Welcome to our series entitled “Why Whole Grains Might Not Be As Healthy For You As You Think”.  If you are just joining us, check out our introductory post Why Whole Grains May Not Be As Healthy For You As You Think, then also Part 2: It’s As Simple As SugarPart 3: Understanding the Glycemic Load, and Part 4: The Antinutrients in Whole Grains

As we learned in the last blog post of this grain series, an antinutrient is simply a compound that interferes with the absorption of nutrients.  Phytic acid, we learned, is the storage form of phosphorus found in plant-based foods and cannot be digested by humans.  As a result, we learned that phytic acid binds to the precious minerals we digest and robs our bodies of those nutrients.  In turn, this leads to a host of symptoms like skin problems, muscle cramps, menstrual issues, osteoporosis, etc.  In addition, phytic acid inhibits enzymes that we need to digest our food including pepsin which is needed to break down proteins in the stomach, amylase needed to break down starches into sugars, and trypsin needed for protein digestion in the small intestine.


In addition to phytic acid, there is another antinutrient wreaking havoc to our digestive system called lectins. Lectins are a type of protein found in both plants and animals (and humans), to varying degrees. Consumption is inevitable! However, lectins are much more concentrated in grains and legumes and soy. In plants, lectins are found in the seed as a protective agent – to the seed!  The way they protect the seed is by causing intestinal distress to the “predator” who eats that seed, in hopes of deterring that “predator” (things that eat them) from coming back for more.  Basically, it’s a survival mechanism.


Lectins are very sticky and thus they bind easily to the lining of your intestines, particularly to the Villi, of the small intestine.  This results in intestinal damage including reduced absorption of nutrients to your cells, impaired cellular repair, and altered gut flora (good and bad bacteria), which can allow bacterial infections and pathogens like Candida to take over.  Next, food sensitivities begin. Ultimately, this continued assault on your intestines can lead to Leaky Gut Syndrome.  Leaky Gut is basically a hole in your intestinal lining caused by lectins and other antinutrients. Once you have this breach, lectins and other larger particles (like undigested food and toxins) leak into your blood stream where they are free to move about the body and bind to any tissue they come across (pancreas, kidney, thyroid, etc.).  The body sees this as an invasion and launches an attack! This is the beginning of an autoimmune nightmare. Lectins are associated with autoimmune conditions such as IBS, crohns, colitis, thyroiditis, fibromyalgia, chronic fatigue syndrome and arthritis.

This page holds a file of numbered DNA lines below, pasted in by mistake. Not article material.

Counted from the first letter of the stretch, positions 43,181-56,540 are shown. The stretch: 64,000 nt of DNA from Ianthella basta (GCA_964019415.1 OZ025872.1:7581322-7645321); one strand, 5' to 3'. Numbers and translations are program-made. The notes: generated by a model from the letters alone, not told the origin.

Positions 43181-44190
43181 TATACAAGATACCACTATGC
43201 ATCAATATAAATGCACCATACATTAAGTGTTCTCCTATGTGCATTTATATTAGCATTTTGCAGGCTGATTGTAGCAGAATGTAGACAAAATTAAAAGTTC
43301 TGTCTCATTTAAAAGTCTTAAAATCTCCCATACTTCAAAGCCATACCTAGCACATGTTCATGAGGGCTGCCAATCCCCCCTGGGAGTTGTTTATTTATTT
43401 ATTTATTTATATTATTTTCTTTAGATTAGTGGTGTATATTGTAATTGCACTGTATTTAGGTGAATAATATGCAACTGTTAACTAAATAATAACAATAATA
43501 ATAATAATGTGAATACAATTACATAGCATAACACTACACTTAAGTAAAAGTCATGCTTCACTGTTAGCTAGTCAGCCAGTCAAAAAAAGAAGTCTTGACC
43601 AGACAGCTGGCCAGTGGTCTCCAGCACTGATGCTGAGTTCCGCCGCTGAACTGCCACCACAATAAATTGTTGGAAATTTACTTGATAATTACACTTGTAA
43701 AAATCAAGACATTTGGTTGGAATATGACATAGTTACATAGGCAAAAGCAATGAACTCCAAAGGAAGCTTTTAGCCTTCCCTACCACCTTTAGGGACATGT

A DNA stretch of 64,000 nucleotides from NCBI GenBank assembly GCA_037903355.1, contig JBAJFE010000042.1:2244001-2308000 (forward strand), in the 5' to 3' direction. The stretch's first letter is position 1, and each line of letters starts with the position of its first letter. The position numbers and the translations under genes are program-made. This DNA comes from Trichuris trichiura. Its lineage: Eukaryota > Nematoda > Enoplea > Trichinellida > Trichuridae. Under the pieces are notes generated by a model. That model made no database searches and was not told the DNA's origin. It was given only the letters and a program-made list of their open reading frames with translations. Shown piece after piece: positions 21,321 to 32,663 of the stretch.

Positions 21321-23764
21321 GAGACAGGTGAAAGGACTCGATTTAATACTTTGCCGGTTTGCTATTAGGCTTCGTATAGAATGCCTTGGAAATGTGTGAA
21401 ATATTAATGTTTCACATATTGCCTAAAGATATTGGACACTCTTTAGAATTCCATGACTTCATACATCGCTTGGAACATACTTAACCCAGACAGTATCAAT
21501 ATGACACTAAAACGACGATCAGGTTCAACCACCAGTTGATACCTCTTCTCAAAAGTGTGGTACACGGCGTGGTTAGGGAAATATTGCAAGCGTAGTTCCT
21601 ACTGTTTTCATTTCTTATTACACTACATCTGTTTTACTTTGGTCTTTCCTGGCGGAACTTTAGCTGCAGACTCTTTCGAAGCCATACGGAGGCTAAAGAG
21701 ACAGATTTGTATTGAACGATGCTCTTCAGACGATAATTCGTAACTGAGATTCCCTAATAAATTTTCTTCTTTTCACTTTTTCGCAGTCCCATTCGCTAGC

While eliminating lectins is not possible, reducing the consumption can be achieved by, once again, avoiding grains and legumes and soy as much as possible, since these are the highest offenders. Cooking, sprouting, and soaking are all other methods that can reduce some of the lectins in the food, depending on the food type, but you would have to be quite adept and knowing which foods, and how to soak and sprout correctly. Probably more work than what most people today are willing to take on!


Our final entry in the grain series will focus on the antinutrient Gluten, a word many of us know but may not fully understand.

Read the rest of this series:

Why “Whole” Grains May Not Be As Healthy For You As You Think: Series Introduction

Part 2: It’s As Simple As Sugar

Part 3: Understanding the Glycemic Load

Part 4: The Antinutrients in Whole Grains

Part 5: Lectins

Part 6: Gluten